U.S. Basing Massive Expeditionary Sea Base Ship in Greece Near Turkey

Official U.S. Navy Page from United States of America via Wikimedia Commons

With tensions escalating between Turkey and Greece, the U.S. has announced it will be moving the massive new USS Hershel “Woody” Williams Expeditionary Sea Base (ESB) ship to Souda Bay, a joint U.S.- Greek base six hundred miles from Turkish shores. The recently commissioned ship is assigned to the U.S. Africa Command.

This vessel is the latest of these new, special purpose-built ships.

These special platforms with their huge flat-top landing pads can host helicopters as well as V-22 Osprey V/STOL tilt-rotor aircraft, and are designed to support amphibious, special forces and mine countermeasures operations at sea, as well as launching helicopter strikes, and more.

Its sister ship, the USS Lewis B. “Chesty Puller, is deployed in the Persian Gulf and has been used to train allied special forces from the region, as I have previously written.

This deployment, along with a visit to the base from U.S. Secretary of State, Mike Pompeo, could be a message to Turkish President Recep Tayyip Erdogan that the U.S. is growing weary with his hostile actions in the area. Turkey has been increasingly belligerent with Greece, Cyprus, and other regional neighbors, as well as intervening in Libya, Syria, and now possible Azerbaijan.

Earlier this year Turkey sent survey and drilling ships to search for gas not far from Souda Bay. Meanwhile, as I recently wrote,  Ankara has developed a new “blue homeland” naval doctrine that according to David Romano at the Missouri State University, “envisions Turkey ignoring the internationally recognized coastal rights of islands and laying exclusive claim to huge chunks of the Aegean and the Mediterranean Seas.”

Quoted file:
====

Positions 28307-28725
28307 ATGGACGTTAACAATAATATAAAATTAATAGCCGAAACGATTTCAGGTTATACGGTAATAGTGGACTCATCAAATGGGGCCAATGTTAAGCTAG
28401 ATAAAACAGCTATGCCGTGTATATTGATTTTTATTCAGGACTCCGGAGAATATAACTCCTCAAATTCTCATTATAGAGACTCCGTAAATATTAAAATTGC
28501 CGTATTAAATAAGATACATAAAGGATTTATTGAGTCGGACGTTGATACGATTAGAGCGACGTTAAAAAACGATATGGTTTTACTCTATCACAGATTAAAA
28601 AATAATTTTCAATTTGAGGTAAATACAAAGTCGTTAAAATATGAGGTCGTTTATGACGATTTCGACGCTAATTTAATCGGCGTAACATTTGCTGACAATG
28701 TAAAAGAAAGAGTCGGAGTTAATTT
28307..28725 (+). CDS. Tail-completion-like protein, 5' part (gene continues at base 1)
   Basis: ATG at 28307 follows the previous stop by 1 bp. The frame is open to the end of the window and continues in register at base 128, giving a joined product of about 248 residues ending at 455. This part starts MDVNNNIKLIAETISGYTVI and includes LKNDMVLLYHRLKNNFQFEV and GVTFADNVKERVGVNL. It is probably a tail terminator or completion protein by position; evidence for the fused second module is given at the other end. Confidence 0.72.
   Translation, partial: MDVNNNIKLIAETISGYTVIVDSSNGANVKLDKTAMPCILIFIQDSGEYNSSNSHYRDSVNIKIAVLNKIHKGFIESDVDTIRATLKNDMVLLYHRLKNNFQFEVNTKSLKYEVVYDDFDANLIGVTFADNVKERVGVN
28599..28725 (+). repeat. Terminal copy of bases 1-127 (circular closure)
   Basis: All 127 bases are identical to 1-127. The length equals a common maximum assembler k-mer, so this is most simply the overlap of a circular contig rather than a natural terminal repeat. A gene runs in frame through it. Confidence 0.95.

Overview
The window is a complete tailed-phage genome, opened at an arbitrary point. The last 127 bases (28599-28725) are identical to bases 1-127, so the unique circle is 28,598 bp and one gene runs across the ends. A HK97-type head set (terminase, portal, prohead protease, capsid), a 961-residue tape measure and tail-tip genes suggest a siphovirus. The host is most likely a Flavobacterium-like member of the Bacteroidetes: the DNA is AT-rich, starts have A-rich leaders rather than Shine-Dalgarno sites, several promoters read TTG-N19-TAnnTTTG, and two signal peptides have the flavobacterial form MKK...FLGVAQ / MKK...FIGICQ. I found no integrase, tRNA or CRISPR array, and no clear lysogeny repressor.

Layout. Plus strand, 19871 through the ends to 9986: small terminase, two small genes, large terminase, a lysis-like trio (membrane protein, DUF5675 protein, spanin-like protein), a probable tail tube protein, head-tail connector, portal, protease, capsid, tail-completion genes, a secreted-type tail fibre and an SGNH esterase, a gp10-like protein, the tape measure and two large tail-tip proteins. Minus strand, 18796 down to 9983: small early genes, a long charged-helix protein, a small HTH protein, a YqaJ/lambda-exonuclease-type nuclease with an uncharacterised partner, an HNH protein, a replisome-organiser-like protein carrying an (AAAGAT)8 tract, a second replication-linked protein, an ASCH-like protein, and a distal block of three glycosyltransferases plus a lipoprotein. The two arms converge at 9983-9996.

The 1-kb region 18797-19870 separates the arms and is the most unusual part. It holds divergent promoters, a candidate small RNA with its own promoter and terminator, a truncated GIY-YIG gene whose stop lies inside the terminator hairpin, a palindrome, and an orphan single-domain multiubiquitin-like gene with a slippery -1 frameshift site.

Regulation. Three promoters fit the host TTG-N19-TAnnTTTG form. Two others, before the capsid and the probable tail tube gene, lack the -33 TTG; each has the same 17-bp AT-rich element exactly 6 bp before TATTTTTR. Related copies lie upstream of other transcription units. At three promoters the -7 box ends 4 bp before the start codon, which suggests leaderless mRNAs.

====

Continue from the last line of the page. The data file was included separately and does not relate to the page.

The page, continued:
On Tuesday, the New York Times reported that Greek Prime Minister Kyriakos Mitsotakis held a series of meetings and tours at Souda Bay with Pompeo where they discussed the dispute with Turkey. While U.S. frustration with Turkey appears to be growing, the NYT points out the serious dilemma the Trump administration faces:

The widening rift puts the United States in an unenviable position, and not only because it risks being torn between two fellow NATO states. The U.S. alliance with Turkey is central to the Trump administration’s campaign to rout Shiite militias and other Iranian-backed efforts in Syria, where Iran supports the government of President Bashar al-Assad. The United States also has a massive air base in Incirlik, Turkey, where it stores tactical nuclear weapons.

However, with the new ESB ship deployment, along with Pompeo’s visits to Greece and Cyprus, the U.S. may be showing Erdogan that despite its desire to work with Turkey, its patience is wearing thin.

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Paul Crespo

Paul Crespo is the Managing Editor of American Defense News. A defense and national security expert, he served as a Marine Corps officer and as a military attaché with the Defense Intelligence Agency (DIA) at US embassies worldwide. Paul holds degrees from Georgetown, London, and Cambridge Universities. He is also CEO of SPECTRE Global Risk, a security advisory firm, and President of the Center for American Defense Studies, a national security think tank.

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Roger Holberg
Roger Holberg
9 months ago

I’ve read where the U.S. is thinking of closing Incirlik and moving the base to the UAE. I personally think Turkey is a lost cause as long as Erdogan is in power there so it just might be worth doing it.

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[…] boats covered and still aboard the Makran on Thursday. The Iranian ship is similar to U.S. Navy expeditionary sea base (ESB) ships deployed to the Gulf. The fast-attack craft aboard the Makran are the type that the Guard […]


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